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Africa in focus

Foresight Africa 2016: Industrialization, job creation, and structural transformation

This blog previews and discusses one of the top priorities for Africa in 2016 as shown in Foresight Africa 2016Read the full report herewhich covers other critical issues affecting the continent. You can also watch video or listen to audio from our annual Foresight Africa event.

African governments have recognized the importance of the structural transformation agenda, successfully pushing to place job creation and industrialization to the forefront of the global stage by aiming to significantly increase industry’s share of employment and GDP as part of the Sustainable Development Goals. In light of this growing priority, this year’s Foresight Africa dedicates a chapter to the importance of strengthening domestic economic policies for continued implementation of structural transformation. Within, a number of leading experts contribute their opinions on why it should be top priority for Africa in 2016.

In his Foresight Africa 2016 issue brief, Global Economy and Development Senior Fellow John Page argues that with predicted growth slowdown of its trade partners, Africa should look inward more than ever to reduce external dependence and vulnerability to commodity price shocks.

Clearly there is a link between industrialization and well-being: As Page argues, industrialization is integral part of sustainable development because it is a high-productivity sector capable of absorbing large number of moderately skilled workers. Output per person in Africa’s manufacturing is six times more productive than agriculture, whereas output per person in the service sector is just two times more productive than agriculture.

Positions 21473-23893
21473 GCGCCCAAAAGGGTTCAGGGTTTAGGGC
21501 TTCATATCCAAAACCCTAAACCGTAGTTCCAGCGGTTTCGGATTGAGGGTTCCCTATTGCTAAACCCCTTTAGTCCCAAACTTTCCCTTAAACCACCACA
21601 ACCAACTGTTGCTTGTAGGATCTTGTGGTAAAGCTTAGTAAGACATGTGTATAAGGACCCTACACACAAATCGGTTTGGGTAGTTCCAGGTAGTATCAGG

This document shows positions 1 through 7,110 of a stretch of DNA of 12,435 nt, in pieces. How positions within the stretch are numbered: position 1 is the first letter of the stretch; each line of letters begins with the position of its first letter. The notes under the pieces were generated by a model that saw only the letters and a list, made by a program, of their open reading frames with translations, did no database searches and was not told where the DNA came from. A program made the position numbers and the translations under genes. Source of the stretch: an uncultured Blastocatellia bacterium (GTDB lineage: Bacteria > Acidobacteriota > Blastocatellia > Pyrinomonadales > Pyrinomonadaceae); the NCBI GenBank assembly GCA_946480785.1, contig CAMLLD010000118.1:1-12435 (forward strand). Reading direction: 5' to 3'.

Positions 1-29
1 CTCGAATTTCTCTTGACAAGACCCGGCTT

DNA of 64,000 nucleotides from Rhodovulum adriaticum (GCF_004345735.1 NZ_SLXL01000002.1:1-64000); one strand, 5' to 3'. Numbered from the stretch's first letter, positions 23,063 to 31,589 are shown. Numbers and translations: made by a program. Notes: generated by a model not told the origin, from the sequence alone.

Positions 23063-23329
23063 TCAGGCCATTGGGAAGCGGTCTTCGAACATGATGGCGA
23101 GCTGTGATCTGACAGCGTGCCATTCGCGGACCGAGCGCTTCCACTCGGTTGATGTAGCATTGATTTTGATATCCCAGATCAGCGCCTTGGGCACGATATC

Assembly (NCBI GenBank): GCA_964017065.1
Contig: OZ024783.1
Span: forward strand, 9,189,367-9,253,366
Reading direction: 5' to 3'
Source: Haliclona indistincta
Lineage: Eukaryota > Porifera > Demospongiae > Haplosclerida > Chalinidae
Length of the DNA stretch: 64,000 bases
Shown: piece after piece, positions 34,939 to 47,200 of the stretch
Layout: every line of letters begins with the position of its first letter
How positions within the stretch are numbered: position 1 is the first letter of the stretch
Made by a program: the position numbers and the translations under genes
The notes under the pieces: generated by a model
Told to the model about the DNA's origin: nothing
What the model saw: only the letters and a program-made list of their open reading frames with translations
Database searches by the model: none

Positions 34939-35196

Output and productivity are not the only benefits of industrialization. In my viewpoint, I write that, in addition to its merits, industrialization also allows governments to make long-term investments in infrastructure, skills formation, and institutional building as they aspire to grow and industrialize. The promotion of labor-intensive industries not only creates job for moderately skilled labor, it also contributes to poverty reduction.

Despite the importance of industrialization, industry’s share of GDP has been stagnant in sub-Saharan Africa for the past few decades, giving way to the services sector instead (see Figure 1).

Figure 1. Will the services sector continue its trend as the driver of growth in sub-Saharan Africa?

services sector

The industrial sector is not the major employer in the region, either.  Despite the high growth rates scored by many countries in the region, high GDP levels have not yet effectively translated into reducing unemployment rate, especially for Africa’s youth (see Figure 2).

Figure 2. Youth unemployment will continue to be a growing challenge in 2016

youth employment

Now that the right set of goals are in place to support job creation from industrial development, African policymakers need to think about policy solutions for building sustainable industrial development. Foresight viewpoint contributor Margaret McMillan, professor of economics at Tufts University, notes the role of public-private partnerships not just in identifying the binding constraints of private sector development but also in generating creative home-grown strategies for growth and poverty reduction.

Also in his policy brief, John Page notes that export promotion, development of special economic zones, and attracting foreign direct investment are all key sources of firm capability—and these are also areas where government policies and financial support from the aid industry could be improved. He identifies policy and institutional reforms affecting exports, trade logistics, and regional integration as the three critical intervention areas to improve the region’s meaningful involvement in the export market. In addition, he argues that financial support for long-term investments in infrastructure and post-primary education, and trade policy reforms to increase preferential market access for Africa’s nontraditional exports are areas where international support for export-led industrialization could be strengthened.

Read Foresight Africa 2016, which details the top priorities for Africa in the coming year, to learn more about how domestic policies can sustain domestic growth and structural transformation as well as other critical issues for Africa. Watch video or listen to audio from our annual Foresight Africa event here. 

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